In 1984, a young filmmaker named Keva Rosenfeld set out to make a film about the experience of being in high school. He spent a year following the senior class at a typical California school and edited the footage into a short, 59-minute documentary, "All American High."
The footage was locked away in a storage vault until Rosenfeld came upon it three decades later. In that vault, Rosenfeld also uncovered a review that said the film captured "the values and attitudes of middle-class teenagers who will lead America into the 21st century." Wondering if this prediction came true, the director set out to locate those once 17 year-old students he'd met 30 years earlier.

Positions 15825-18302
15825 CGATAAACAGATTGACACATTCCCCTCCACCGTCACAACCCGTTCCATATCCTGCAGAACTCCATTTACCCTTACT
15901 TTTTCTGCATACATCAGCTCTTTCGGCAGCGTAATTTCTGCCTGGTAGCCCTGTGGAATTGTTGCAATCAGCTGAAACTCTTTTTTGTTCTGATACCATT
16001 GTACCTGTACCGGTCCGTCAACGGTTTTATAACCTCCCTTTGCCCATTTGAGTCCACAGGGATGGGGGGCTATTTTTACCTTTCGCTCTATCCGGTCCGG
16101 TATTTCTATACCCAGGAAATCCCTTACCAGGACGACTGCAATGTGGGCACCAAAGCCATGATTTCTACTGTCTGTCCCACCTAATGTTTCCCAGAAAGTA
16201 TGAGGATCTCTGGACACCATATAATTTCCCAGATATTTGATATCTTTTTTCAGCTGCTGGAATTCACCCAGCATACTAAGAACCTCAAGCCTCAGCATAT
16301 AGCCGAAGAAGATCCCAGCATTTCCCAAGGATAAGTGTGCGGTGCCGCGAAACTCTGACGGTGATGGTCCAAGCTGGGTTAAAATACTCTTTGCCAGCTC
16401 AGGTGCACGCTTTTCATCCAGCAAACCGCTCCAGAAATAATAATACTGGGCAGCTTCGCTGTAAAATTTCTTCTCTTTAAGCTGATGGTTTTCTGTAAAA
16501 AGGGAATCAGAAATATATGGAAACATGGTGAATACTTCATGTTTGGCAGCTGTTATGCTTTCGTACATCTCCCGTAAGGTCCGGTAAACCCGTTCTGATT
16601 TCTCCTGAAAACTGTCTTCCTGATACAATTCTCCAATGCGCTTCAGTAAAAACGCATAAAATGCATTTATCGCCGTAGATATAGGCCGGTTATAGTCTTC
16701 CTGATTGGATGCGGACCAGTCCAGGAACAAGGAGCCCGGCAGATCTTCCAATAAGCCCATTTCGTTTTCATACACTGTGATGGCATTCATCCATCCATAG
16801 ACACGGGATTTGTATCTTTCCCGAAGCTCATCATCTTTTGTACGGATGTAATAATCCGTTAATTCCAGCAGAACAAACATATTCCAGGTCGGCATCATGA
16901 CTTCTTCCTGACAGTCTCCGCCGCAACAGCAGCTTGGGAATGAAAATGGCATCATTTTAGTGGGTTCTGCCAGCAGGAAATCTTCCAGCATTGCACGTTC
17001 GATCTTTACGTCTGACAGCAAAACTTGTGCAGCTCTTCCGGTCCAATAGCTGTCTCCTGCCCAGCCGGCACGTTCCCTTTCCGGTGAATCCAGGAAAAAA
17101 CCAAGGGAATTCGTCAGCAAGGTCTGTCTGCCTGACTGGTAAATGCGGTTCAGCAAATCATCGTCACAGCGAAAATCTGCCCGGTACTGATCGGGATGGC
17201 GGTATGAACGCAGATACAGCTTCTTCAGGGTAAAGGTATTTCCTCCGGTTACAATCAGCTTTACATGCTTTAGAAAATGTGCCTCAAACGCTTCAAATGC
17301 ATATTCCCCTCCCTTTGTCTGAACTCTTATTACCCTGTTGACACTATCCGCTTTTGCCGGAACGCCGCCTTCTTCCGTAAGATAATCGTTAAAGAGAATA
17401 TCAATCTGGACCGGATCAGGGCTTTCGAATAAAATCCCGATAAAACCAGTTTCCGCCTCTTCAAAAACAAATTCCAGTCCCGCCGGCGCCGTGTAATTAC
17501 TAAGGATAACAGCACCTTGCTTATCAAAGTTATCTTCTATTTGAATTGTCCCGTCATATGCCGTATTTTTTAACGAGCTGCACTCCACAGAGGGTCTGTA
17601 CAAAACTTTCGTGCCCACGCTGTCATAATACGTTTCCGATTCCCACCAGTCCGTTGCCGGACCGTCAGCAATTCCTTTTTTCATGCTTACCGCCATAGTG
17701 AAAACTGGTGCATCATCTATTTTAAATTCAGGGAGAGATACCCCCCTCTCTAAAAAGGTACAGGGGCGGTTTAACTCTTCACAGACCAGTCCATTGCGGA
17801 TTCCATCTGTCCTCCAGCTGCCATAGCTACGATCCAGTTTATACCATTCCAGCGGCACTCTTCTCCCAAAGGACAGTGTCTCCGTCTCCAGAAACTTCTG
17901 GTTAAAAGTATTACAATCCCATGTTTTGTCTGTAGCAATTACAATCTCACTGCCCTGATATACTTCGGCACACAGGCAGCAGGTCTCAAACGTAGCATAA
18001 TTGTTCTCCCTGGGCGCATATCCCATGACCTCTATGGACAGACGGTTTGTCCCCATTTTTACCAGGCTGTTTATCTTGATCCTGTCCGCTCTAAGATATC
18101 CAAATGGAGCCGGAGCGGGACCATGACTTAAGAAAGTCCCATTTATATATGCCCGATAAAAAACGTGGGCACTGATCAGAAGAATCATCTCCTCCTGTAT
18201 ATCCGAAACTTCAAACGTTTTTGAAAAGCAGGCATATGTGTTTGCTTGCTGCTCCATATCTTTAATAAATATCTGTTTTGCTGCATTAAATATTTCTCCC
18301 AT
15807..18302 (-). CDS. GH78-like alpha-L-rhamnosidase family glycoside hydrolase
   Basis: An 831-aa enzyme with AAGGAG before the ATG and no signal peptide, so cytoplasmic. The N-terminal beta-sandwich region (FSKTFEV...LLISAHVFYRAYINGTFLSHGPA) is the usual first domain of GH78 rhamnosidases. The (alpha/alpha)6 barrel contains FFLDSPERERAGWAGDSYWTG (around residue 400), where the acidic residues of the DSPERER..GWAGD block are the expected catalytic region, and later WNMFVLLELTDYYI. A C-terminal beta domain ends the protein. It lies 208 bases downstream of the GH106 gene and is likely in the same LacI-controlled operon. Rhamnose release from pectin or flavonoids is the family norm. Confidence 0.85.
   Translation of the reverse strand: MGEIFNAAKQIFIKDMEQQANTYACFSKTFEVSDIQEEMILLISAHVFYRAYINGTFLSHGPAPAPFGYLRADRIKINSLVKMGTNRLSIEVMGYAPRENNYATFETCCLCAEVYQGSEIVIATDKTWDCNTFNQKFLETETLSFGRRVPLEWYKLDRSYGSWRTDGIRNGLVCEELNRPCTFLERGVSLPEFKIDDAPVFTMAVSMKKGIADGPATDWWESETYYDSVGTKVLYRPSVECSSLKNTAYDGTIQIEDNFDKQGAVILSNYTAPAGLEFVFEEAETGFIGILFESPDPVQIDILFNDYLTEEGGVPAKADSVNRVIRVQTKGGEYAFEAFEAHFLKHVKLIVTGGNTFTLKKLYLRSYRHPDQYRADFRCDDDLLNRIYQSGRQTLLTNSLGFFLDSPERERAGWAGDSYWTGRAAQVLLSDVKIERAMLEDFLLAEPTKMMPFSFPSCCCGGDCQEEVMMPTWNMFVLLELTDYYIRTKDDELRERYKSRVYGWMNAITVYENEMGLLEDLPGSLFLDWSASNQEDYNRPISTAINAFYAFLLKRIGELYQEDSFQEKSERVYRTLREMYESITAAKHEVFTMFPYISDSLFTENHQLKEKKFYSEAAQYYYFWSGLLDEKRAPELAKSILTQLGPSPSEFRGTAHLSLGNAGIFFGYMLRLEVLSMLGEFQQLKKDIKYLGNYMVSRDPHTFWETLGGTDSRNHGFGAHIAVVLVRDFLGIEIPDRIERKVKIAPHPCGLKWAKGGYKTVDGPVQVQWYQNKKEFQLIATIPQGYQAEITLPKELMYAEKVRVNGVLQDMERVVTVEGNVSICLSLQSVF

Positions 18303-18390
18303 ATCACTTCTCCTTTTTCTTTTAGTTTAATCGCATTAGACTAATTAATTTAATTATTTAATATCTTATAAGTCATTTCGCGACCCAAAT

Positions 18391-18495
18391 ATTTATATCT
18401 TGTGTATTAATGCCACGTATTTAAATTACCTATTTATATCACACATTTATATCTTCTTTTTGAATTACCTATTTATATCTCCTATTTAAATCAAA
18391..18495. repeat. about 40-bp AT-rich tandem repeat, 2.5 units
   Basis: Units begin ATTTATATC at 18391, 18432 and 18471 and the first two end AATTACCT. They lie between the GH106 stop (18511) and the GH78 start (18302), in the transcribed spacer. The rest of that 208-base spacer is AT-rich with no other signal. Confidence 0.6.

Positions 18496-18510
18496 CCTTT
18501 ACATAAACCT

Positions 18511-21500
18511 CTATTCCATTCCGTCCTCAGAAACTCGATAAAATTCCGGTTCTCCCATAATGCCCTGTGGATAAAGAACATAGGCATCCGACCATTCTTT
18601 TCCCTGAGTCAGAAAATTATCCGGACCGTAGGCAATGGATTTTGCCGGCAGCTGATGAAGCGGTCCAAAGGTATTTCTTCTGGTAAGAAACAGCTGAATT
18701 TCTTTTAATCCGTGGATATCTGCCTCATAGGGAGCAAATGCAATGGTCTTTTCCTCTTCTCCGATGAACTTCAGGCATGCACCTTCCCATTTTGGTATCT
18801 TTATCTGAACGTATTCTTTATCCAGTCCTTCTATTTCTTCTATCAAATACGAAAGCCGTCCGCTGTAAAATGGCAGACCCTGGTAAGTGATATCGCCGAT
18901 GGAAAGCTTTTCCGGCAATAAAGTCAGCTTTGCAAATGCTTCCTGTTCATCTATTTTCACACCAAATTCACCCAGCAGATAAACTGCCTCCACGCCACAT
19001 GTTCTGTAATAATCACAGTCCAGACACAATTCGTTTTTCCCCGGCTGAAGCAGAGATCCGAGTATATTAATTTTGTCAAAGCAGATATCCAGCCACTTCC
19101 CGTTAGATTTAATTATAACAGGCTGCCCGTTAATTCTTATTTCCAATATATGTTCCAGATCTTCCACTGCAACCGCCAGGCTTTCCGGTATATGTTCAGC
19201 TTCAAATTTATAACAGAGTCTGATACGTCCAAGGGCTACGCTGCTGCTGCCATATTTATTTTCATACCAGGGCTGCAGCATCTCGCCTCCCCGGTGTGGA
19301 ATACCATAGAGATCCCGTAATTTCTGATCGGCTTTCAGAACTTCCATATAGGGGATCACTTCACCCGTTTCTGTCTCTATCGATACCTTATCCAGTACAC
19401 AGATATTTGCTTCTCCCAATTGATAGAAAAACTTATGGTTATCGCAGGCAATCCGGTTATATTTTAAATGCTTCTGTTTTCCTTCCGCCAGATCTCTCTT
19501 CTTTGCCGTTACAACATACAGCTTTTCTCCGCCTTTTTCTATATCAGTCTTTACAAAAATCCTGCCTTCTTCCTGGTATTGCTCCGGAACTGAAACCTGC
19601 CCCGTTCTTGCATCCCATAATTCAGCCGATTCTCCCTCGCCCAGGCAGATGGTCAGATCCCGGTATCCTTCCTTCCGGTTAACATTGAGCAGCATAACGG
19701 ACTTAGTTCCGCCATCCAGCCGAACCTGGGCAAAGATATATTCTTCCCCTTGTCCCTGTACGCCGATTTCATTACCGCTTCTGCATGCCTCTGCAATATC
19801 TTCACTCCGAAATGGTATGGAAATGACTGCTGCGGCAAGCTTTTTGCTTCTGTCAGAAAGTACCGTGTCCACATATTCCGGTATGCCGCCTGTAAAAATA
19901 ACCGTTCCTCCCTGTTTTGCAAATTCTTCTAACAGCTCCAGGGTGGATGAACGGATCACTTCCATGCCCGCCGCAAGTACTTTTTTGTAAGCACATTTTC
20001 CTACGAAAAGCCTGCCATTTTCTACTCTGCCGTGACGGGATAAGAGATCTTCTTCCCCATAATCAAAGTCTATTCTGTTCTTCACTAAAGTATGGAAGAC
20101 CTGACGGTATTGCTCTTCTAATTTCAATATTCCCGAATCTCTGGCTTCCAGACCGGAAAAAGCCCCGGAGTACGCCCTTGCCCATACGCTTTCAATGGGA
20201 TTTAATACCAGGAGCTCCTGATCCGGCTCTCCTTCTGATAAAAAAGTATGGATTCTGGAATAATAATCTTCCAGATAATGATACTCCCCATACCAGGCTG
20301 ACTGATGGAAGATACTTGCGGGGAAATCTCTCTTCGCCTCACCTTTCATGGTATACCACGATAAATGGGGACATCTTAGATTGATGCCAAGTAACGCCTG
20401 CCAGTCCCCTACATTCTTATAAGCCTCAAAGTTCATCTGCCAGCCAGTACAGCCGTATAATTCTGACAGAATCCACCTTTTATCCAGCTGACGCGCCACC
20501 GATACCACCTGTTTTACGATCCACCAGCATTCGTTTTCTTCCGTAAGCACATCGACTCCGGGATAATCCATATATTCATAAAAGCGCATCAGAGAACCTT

After many phone conversations and much planning, Rosenfeld began to film the very same people he profiled thirty years ago. Bringing this story full circle, a generation later the new feature "All American High Revisited" was born.
This case study of former students looking back on the exuberance of their youth highlights the differences between being a teenager now and one from a pre-digital era. The poignant interviews and humorous memories remind us that life can be fleeting, and full of surprises.